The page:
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Leroy Hood
Genetics pioneer Leroy Hood is furthering his agenda for what he calls P4 medicine through a commercial venture called Arivale as well as a collaboration between his Institute for Systems Biology and Providence Health & Services. (Credit: ISB)

Good news: Arivale co-founder Leroy Hood says he can “almost guarantee” there’ll be ways to keep yourself physically and mentally fit into your 90s.

“You’re going to have to decide on your own what to do after that,” he jokes.

That near-guarantee was one of the predictions Hood delivered today as the keynote speaker for Life Science Innovation Northwest, an annual biotech conference presented this week by Life Science Washington at the Washington State Convention Center in Seattle. About 800 attendees are getting acquainted with the latest ventures in the life sciences – including Arivale, which was named Startup of the Year at last month’s GeekWire Awards.

Arivale was founded last year in Seattle to follow through on what Hood has dubbed P4 medicine – an approach that puts the emphasis on health strategies that are predictive, preventive, personalized and participatory. P4 medicine has turned into a crusade for the 77-year-old Hood, who made his name in biomedicine as an inventor of the automated DNA sequencer and other essential genomic tools.

Arivale turns Hood’s personal crusade into a commercial venture. For a fee, Arivale’s subscribers get their genomes sequenced, go through a series of lab tests, have their gut microbiome analyzed and get hooked up with a FitBit activity tracker. A personal coach checks in at least once a month to track each subscriber’s progress on the road to wellness.

Hood said a pilot study involving 108 outwardly healthy subjects showed that 91 percent of them had serious nutritional deficiencies when they signed up. More than half of them had health issues, such as inflammation or pre-diabetic conditions. That was an eye-opener for Hood and his fellow researchers. “You may think that you’re well, but you can be a lot weller than you are right now,” he said.

Over the course of a year, the participants in the study were given action plans aimed at helping them become weller. Some showed improvement, some didn’t, but “100 percent of them agreed this was a transformational experience,” Hood said. The results of the study are currently undergoing pre-publication review, he said.

Lee Hood lays out his vision of scientific wellness at Life Science Innovation Northwest. (Photo courtesy of Gretchen Sorensen)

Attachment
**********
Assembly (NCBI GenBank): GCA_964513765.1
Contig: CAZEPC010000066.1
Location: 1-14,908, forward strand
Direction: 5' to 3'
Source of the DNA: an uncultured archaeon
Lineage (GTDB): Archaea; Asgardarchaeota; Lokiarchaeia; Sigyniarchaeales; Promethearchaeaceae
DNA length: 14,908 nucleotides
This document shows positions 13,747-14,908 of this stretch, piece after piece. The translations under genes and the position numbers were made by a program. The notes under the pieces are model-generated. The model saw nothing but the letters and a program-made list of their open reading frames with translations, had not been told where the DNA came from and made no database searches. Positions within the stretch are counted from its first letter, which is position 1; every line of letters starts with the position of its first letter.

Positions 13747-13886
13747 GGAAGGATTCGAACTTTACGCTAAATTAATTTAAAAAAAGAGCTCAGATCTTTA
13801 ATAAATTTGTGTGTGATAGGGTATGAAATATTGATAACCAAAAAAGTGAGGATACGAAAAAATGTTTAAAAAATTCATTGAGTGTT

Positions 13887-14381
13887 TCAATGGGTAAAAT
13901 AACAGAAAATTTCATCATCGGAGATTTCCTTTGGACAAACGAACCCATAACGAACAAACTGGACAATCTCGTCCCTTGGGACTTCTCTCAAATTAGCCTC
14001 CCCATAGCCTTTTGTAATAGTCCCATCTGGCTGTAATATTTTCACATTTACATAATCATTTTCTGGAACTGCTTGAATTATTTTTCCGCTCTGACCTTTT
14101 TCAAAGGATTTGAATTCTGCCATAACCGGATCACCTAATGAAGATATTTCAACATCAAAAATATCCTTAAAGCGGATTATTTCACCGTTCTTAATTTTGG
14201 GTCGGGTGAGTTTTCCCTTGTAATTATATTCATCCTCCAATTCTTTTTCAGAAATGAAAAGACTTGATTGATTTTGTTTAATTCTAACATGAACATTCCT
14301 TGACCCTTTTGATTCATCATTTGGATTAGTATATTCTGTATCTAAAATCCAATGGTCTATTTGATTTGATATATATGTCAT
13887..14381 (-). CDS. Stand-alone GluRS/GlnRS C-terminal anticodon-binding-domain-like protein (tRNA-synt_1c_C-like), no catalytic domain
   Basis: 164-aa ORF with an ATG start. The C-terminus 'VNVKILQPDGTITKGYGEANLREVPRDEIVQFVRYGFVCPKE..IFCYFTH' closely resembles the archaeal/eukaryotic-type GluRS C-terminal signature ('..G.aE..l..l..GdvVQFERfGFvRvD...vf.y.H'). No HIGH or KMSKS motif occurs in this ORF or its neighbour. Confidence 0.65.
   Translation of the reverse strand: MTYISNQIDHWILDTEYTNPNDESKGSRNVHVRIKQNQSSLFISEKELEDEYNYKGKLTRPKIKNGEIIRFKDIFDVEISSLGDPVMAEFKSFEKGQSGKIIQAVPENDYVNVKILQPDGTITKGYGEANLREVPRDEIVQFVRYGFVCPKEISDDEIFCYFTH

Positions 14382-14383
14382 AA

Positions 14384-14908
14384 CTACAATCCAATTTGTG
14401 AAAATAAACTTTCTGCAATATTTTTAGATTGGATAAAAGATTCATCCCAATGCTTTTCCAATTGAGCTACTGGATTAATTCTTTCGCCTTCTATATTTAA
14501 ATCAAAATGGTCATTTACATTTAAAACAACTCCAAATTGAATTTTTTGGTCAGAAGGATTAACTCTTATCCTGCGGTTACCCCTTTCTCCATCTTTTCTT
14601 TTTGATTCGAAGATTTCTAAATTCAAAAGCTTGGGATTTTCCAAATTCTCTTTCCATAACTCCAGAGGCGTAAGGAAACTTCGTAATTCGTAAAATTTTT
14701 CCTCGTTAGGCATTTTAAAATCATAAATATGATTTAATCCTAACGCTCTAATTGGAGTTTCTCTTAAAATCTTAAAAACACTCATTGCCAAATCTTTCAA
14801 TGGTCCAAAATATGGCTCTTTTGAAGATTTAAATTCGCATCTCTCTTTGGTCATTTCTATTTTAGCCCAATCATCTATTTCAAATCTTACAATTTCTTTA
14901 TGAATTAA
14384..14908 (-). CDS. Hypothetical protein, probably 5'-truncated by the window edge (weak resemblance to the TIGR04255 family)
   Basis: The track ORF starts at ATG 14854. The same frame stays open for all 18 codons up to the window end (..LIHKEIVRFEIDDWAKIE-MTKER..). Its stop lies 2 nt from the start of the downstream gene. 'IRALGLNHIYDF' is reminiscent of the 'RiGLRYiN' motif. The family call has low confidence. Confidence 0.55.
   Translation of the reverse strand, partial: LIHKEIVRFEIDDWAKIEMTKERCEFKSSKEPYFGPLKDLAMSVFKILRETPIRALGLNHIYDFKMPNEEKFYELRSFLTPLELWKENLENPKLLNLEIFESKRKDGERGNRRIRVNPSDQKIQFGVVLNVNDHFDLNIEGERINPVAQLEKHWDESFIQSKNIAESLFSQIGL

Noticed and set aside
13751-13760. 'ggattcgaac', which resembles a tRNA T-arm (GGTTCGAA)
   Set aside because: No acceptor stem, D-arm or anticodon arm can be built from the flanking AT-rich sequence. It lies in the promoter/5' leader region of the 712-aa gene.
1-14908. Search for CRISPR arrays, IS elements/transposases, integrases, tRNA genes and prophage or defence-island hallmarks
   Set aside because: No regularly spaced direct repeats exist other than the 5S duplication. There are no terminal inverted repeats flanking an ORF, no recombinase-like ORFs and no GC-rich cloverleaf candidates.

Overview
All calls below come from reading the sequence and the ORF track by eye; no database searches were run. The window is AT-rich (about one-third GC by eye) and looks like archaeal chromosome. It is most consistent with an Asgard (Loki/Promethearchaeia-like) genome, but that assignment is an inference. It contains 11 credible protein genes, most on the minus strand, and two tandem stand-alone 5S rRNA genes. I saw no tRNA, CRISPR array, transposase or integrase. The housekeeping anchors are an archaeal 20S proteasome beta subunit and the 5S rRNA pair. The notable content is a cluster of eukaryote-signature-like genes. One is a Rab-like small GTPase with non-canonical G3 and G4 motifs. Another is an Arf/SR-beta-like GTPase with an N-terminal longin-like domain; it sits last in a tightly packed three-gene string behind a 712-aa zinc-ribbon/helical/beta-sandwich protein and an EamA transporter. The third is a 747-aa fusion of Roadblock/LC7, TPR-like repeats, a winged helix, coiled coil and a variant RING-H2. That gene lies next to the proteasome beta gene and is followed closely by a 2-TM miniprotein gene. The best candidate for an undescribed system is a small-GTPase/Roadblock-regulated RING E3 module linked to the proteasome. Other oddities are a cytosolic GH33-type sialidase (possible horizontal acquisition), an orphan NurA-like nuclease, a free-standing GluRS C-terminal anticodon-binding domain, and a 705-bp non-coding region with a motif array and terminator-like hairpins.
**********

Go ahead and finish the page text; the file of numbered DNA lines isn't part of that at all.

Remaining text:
Lee Hood lays out his vision of scientific wellness at Life Science Innovation Northwest. (Photo courtesy of Gretchen Sorensen)

Hood pointed to other studies suggesting that half of the children being born today in developed countries will celebrate their 100th birthday, thanks to advances in public health. How will all those centenarians-to-be keep up their health in their later years? That’s the primary objective for Arivale, and it’s also the focus of a recently announced collaboration between Hood’s Institute for Systems Biology and Providence Health & Services.

The ISB-Providence project calls for putting 2,000 people through an Arivale program, with 2,000 other participants placed in an experimental control group. The health outcomes for each group will be compared over the course of three to five years. Researchers will also be looking for better ways to target treatment for breast cancer survivors, patients with Alzheimer’s disease and those who suffer from a type of brain tumor known as glioblastoma.

If the study turns out the way Hood hopes, that could open the way for employers and insurance companies to embrace P4 medicine more fully.

The success of Hood’s crusade for scientific wellness, and its implications for longevity and quality of life, provide the foundation for his other predictions about the future of health care.

The $100 genome takes hold: It cost nearly $3 billion to sequence the first human genome, but now the price of whole-genome sequencing is around the $1,000 level. In the next six to eight years, that price tag will decline to $100, Hood said. “It’ll make it an utterly routine part of every hospital admission,” he said. Cost reductions will make genomic technology available to even the world’s poorest countries within a decade, he said..

Wellness outweighs disease: Also within a decade, the market capitalization for ventures devoted to scientific wellness will “far exceed” that of the ventures focusing exclusively on disease treatment, Hood said.

Health care gets cheaper for a change: Speaking of market factors, Hood said scientific wellness should drive the cost of health care below what it is today. Currently, health expenditures account for more than 17 percent of the United States’ gross domestic product. That’s the highest percentage in the world, and it’s expected to rise even higher. “P4 medicine is going to turn that curve around. … I would predict that the data we’re getting is going to transform the health care industry,” Hood said.

Seattle becomes a center for wellness: The Seattle area already ranks among the top 10 regions in the country for biomedicine, but Hood said we’re well-placed to capitalize on trends in health care, thanks in part to Arivale, the Institute for Systems Biology and Providence. “We think we can make Seattle and the Pacific Northwest the center of scientific wellness,” he said.

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